Public opinion on the end of free COVID testing

New Ipsos polling shows over half of Britons oppose the decision to end the free provision of COVID-19 tests.

The author(s)

  • Kelly Beaver Chief Executive, UK and Ireland
  • Keiran Pedley Public Affairs
  • Gideon Skinner Public Affairs
  • Cameron Garrett Public Affairs
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  • Over half of Britons oppose the end of free COVID tests
  • Most say they will continue to isolate if they have symptoms, even without testing
  • One in 3 unlikely to isolate if they feel well, whilst experiencing COVID symptoms

As free COVID-19 tests for most people in England end on 1st April, and with plans to end them later in the other nations, new Ipsos polling shows over half of Britons oppose the decision to end free provision of tests.  Fifty-six percent disagree with this choice while only a quarter (25%) support it. Opposition is particularly high among older people (63% of 55-75 year olds) and those concerned about the risk the coronavirus poses to them (66%).

Do you support stopping the provision of free COVID-19 tests? Support - 25% - Oppose - 56% - Ipsos

 

Who will pay for tests?

Looking to this Friday and beyond when free tests are no longer available, Britons appear unlikely to pay for any COVID-19 tests if they have symptoms. Six in 10 (61%) say they would not pay for tests if they had symptoms but felt well, and 57% said they would not pay for tests if they had symptoms and felt unwell.

Those on high incomes are most likely to say they would pay for a test if they had symptoms (38% of those on household incomes above £55,000 if they are well, 43% if they feel unwell).  Younger Britons are most likely to say they would pay for a test, but still not self-isolate (16% of 16-24 year olds if they felt well and 17% if they felt unwell, around twice the national average of 7%). 

What will you do if you have COVID symptoms? - Ipsos

 

Who will isolate?

While Britons are sceptical about paying for tests, they do appear more willing to self-isolate when they experience COVID-19 symptoms. Over half (56%) say they would self-isolate if they had symptoms but felt well, including 36% who say they will not pay for a test but still isolate if they had symptoms.  However, a third (32%) would be unlikely to isolate. If they felt unwell alongside their coronavirus symptoms 71% say they are likely to isolate, including 44% who would isolate but not pay for a test. In this scenario one in five (20%) say they would be unlikely to isolate.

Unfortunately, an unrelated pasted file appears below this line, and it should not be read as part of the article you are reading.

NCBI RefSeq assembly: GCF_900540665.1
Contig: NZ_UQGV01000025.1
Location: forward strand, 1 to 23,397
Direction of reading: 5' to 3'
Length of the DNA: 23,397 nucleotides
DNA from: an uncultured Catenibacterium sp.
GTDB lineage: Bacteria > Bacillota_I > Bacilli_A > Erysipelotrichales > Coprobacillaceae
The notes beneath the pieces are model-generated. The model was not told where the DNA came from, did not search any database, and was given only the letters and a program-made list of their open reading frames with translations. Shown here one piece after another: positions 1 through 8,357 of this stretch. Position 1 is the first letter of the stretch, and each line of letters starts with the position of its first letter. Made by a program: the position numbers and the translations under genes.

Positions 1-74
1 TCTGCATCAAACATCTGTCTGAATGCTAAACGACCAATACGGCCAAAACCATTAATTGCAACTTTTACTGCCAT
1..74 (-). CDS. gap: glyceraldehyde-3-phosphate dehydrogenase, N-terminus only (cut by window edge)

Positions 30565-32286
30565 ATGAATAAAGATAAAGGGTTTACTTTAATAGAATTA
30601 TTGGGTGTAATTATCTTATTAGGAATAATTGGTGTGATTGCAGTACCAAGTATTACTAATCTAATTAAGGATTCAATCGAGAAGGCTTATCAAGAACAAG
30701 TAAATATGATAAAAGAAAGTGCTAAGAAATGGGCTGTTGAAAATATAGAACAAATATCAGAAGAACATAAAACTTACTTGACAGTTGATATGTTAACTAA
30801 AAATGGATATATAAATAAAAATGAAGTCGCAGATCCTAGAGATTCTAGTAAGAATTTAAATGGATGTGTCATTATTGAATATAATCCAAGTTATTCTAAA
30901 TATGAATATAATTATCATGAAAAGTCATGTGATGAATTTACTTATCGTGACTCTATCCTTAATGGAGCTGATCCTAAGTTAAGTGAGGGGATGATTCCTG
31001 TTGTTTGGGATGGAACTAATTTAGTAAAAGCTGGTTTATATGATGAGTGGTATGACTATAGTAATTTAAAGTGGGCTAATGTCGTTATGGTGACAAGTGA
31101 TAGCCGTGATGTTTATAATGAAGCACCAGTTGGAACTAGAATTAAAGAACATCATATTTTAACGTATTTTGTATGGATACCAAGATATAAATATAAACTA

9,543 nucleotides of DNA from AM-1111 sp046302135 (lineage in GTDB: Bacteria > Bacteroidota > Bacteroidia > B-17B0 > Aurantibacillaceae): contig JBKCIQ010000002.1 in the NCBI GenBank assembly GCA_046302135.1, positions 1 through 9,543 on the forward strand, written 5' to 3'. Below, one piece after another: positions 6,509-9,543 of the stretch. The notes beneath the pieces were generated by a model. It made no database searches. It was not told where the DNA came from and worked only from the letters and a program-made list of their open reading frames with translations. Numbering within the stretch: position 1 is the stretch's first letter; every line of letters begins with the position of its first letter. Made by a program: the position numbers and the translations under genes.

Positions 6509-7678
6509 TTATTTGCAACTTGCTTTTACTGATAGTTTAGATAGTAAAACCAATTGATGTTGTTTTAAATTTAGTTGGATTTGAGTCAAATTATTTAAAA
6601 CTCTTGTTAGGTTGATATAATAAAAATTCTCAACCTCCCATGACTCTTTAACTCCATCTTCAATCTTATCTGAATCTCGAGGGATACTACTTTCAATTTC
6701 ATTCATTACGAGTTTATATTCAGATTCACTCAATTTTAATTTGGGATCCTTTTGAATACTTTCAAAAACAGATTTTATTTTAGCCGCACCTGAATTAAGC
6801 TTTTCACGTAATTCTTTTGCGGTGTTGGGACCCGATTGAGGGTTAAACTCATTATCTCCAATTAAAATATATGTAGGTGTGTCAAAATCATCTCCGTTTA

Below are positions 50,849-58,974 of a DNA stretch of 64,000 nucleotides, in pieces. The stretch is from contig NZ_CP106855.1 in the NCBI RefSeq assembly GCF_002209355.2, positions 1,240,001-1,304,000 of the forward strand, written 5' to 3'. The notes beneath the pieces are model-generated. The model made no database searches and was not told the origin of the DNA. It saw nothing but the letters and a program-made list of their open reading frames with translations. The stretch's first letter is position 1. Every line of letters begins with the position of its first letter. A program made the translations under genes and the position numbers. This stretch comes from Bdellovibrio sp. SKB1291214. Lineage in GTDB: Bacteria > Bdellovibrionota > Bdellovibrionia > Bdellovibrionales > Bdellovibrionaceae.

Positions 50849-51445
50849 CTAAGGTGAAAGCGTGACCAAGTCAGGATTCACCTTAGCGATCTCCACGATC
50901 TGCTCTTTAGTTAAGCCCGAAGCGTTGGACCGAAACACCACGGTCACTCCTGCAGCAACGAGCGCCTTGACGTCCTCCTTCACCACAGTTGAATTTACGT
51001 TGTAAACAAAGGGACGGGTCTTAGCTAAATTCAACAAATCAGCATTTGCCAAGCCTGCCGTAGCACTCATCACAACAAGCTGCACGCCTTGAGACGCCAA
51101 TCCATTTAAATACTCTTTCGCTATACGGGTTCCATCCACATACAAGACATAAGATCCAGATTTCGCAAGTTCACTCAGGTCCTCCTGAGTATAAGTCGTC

Here, older Britons are significantly more likely to isolate than younger people. Two-thirds (65%) of 55-75-year olds say they would isolate if they had symptoms and felt well (against 47% of 16-24s) while 80% of older people would isolate if they felt unwell with (compared with 60% of younger people).  Perhaps unsurprisingly, those who are not very concerned about the risk of the coronavirus are also less likely to isolate, particularly if they feel well (48% of those not concerned about the risk it poses to the country say they are unlikely to isolate if they have symptoms and feel well).

Concern about COVID-19

Despite the relaxation of restrictions, many are still worried about the coronavirus. Six in 10 Britons (59%) are now concerned about the risk COVID-19 poses to themselves while 40% are not. Considering the country as a whole, 7 in 10 are concerned (71%) about the risks while 28% say they are not worried.  These are both similar to the figures last month.

Kelly Beaver, Chief Executive of UK and Ireland at Ipsos, said:

The end of free testing will be a significant transition for the public, and after two years of living under COVID restrictions it will be interesting to see how people respond to the uncertainty of not testing for the virus if they have symptoms. Although people have the option to pay for tests, the majority of people say they are unlikely to do so, even if they feel unwell.  It is more encouraging that most people still say they would isolate even if they don’t get the test, but that still means a notable minority are unlikely to do so – especially if they still feel well, and particularly among young people.  It will be important to see how this plays out in workplaces across the country in the coming weeks.

Technical Note
Ipsos interviewed a representative sample of 2,060 British adults aged 16-75 online between 25th and 26th March 2022 using the Ipsos Digital Omnibus. Data are weighted to match the profile of the population. All polls are subject to a wide range of potential sources of error.

The author(s)

  • Kelly Beaver Chief Executive, UK and Ireland
  • Keiran Pedley Public Affairs
  • Gideon Skinner Public Affairs
  • Cameron Garrett Public Affairs

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